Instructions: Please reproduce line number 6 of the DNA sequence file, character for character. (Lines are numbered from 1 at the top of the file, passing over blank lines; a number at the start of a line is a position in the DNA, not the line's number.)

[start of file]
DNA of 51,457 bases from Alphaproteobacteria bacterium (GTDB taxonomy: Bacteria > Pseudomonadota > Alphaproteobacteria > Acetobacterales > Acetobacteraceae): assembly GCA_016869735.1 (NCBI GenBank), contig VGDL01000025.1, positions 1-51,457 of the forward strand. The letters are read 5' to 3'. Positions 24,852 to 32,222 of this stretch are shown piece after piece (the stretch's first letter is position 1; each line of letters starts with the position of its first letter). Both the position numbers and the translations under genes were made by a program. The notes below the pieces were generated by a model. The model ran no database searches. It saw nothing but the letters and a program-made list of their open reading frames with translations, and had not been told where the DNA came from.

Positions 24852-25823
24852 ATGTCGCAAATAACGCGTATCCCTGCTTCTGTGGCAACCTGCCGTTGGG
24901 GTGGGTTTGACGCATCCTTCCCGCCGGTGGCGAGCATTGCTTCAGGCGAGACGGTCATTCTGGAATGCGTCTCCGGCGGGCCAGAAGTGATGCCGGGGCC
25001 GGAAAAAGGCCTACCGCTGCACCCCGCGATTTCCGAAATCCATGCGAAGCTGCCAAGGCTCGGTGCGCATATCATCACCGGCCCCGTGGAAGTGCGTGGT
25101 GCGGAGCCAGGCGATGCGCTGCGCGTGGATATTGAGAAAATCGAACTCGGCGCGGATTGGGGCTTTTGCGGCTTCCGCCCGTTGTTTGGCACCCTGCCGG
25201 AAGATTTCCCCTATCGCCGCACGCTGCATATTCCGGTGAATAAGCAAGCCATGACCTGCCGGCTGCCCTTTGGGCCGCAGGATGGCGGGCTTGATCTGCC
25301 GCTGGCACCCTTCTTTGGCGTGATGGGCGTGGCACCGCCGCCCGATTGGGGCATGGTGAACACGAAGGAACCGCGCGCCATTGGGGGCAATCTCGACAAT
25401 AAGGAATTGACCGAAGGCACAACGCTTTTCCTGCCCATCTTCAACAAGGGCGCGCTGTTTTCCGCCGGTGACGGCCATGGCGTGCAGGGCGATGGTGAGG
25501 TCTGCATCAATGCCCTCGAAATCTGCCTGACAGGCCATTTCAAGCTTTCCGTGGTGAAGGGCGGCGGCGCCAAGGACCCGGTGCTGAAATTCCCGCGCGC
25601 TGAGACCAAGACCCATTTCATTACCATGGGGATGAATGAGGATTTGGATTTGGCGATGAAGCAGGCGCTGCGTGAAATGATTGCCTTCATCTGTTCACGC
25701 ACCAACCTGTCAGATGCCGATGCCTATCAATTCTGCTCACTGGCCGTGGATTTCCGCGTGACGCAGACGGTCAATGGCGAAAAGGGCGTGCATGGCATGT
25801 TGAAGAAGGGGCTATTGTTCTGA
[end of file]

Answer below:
25101 GCGGAGCCAGGCGATGCGCTGCGCGTGGATATTGAGAAAATCGAACTCGGCGCGGATTGGGGCTTTTGCGGCTTCCGCCCGTTGTTTGGCACCCTGCCGG